Are Pure Sine Wave inverters really necessary?

Thread Starter

Lumenosity

Joined Mar 1, 2017
515
At another forum is a very interesting thread. A person who presents himself / herself as very knowledgeable in electronics stated that in approximately 95% of cases with modern electronics, Modified sine wave Inverters are all you need and that Pure Sine Wave inverters are mostly a gimmick and unnecessary.

Specifically this.......

Did you really consider what mainly happens in >95% of today's electronics?
The AC input signal is rectified to DC before going to a DC-DC converter.
So it makes exactly NO difference if they get a pure sine or a modified sine.
Since I don't know about this I'm wondering what the consensus among experts here would be?
 

Thread Starter

Lumenosity

Joined Mar 1, 2017
515
True answer: depends.
That person is 95% correct.
Thanks Mr.Chips.

What's odd is that somehow I seem to manage to get nearly 100% of that 5% of things that "need' a PSW inverter.
I had nothing but trouble running my fridge on a MSW inverter. Maybe the newest ones are different?
I use an inverter in my vehicle and it seems everything I use on a MSW inverter just runs louder, hotter or not as good if it works at all. In other words, my personal real life experience seems to disagree with this.

Has there been a trend in consumer electronics to provide all the mechanisms necessary internally to provide clean power to their circuit boards and reduce dependence on "clean PSW" power from utilities? Appliances are being made better? I find that hard to believe. If anything it seems corners are being cut more than ever to produce things as cheaply as humanly possible. I'm really confused about all this.

Also, if that's the case, why does it matter if utilities supply such clean power?

Couldn't they save billions by just providing much cheaper MSW power? Is this to say that they are spending billions more annually just for 5% of devices? If so, it seems Green Energy could be unnecessary if all devices were simply made to utilize MSW power, allowing utilities to cut costs and only generate MSW AC, shifting the cost (and liabilities) of producing PSW AC to manufacturers.
 
Last edited:

nsaspook

Joined Aug 27, 2009
8,382
If there is a requirement for a quality inverter that I need to trust for power during a emergency I always buy Pure Sine Wave inverters. A big factor is not the quality or suitability of the power signal (but that is a important factor) it delivers to X equipment, it's the quality of inverter build. I've found that most Modified sine wave Inverters are rock-bottom, under built, over-rated pieces of electronic junk.
 

Thread Starter

Lumenosity

Joined Mar 1, 2017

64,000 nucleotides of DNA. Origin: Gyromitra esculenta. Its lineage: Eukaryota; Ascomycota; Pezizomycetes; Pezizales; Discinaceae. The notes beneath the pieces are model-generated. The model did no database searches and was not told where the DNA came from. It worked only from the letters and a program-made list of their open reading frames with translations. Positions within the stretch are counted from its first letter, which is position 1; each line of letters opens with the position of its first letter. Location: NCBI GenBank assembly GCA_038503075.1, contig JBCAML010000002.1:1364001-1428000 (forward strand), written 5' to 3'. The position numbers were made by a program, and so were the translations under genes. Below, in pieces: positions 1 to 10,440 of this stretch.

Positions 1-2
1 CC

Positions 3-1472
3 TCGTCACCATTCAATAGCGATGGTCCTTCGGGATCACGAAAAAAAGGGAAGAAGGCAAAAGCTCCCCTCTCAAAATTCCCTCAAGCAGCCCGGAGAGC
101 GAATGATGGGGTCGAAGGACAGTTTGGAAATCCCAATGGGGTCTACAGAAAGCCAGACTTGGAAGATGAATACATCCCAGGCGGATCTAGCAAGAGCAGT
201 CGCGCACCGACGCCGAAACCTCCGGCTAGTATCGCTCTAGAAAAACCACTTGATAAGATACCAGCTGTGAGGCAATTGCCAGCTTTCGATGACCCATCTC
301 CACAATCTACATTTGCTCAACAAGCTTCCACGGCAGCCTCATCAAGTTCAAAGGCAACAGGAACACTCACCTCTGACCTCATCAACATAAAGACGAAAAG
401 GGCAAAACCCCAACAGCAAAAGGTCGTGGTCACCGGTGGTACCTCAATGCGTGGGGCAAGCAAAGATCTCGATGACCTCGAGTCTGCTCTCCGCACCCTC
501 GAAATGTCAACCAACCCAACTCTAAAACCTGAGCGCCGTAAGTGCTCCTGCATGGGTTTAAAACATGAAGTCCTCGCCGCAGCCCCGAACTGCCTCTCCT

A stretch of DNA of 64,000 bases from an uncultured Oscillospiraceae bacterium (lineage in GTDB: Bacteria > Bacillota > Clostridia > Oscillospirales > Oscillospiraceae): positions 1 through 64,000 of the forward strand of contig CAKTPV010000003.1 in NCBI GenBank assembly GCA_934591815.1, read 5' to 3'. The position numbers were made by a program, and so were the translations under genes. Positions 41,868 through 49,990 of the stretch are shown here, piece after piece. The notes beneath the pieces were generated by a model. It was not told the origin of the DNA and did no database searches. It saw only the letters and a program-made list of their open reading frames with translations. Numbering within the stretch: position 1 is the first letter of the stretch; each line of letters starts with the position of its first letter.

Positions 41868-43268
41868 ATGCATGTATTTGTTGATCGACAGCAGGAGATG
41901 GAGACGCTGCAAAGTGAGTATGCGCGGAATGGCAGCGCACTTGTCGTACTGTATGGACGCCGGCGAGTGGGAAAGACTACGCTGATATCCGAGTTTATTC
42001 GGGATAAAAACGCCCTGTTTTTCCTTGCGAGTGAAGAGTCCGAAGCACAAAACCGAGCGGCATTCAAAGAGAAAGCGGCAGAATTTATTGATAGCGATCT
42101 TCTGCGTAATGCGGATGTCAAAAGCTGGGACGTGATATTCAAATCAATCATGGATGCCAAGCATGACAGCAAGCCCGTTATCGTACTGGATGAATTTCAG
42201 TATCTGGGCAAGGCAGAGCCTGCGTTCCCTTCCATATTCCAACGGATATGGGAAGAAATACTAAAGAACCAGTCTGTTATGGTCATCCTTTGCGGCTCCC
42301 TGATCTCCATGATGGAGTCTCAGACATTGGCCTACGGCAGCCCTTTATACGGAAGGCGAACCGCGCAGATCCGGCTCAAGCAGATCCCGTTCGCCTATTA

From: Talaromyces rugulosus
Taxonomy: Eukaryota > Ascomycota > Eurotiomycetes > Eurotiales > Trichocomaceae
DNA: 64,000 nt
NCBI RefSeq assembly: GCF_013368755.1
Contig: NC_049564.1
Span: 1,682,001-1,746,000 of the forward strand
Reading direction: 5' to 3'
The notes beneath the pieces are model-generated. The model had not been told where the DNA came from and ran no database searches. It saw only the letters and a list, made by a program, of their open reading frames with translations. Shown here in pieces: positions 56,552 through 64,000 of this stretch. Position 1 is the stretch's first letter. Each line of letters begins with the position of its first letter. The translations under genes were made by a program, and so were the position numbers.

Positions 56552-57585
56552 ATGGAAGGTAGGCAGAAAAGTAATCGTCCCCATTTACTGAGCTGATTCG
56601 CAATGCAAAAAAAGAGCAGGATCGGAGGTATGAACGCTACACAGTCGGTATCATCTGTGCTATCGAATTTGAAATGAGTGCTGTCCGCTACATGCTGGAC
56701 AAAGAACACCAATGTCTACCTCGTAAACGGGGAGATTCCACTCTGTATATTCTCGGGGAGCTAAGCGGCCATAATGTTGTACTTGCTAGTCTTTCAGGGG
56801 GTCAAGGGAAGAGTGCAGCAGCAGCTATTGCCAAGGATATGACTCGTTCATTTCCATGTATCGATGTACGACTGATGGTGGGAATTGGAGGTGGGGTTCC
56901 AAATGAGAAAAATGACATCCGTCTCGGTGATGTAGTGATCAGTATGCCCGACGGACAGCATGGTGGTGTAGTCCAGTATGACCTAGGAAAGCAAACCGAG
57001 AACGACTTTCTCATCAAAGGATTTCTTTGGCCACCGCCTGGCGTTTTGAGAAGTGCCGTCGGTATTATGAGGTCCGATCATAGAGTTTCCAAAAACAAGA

515
If there is a requirement for a quality inverter that I need to trust for power during a emergency I always buy Pure Sine Wave inverters. A big factor is not the quality or suitability of the power signal (but that is a important factor) it delivers to X equipment, it's the quality of inverter build. I've found that most Modified sine wave Inverters are rock-bottom, under built, over-rated pieces of electronic junk.
Interesting.
But, they "could" build good quality MSW inverters if the market demanded it right?
 

nsaspook

Joined Aug 27, 2009
8,382
Interesting.
But, they "could" build good quality MSW inverters if the market demanded it right?
Sure, but the retail market for MSW is usually on the lowest possible cost end. If you need AC power to run a space heater resistance coil who cares about the waveform as long as the unit runs 7/24 but if you need good frequency control, accurate voltage regulation and low harmonic content for reactive AC driven devices, it should matter.
 
Last edited:

LowQCab

Joined Nov 6, 2012
517
There is no such thing as a "Perfect" Sine-Wave, except maybe on paper or in theory.
There will always be deviations.
How large those deviations are, and at what frequency those deviations occur
is what makes the difference.

A "Pure" Sine-Wave Inverter has very small, very high frequency, deviations,
which are quite often completely Filtered-Out of the Output-Voltage.

"Modified" Sine-wave inverters are very crude devices, with substantial
deviations from a Pure-Sine-Wave, and generally at much lower frequencies,
which are virtually impossible to Filter-Out of the Output-Voltage.

Certain types of equipment are not seriously affected by "Noise" on the Power-Supply,
but other types of equipment may not even function with heavy-noise,
or may over-heat, or suffer from any number of other weird reactions to noise.
.
.
.
 

Thread Starter

Lumenosity

Joined Mar 1, 2017
515
There is no such thing as a "Perfect" Sine-Wave, except maybe on paper or in theory.
There will always be deviations.
How large those deviations are, and at what frequency those deviations occur
is what makes the difference.

A "Pure" Sine-Wave Inverter has very small, very high frequency, deviations,
which are quite often completely Filtered-Out of the Output-Voltage.

"Modified" Sine-wave inverters are very crude devices, with substantial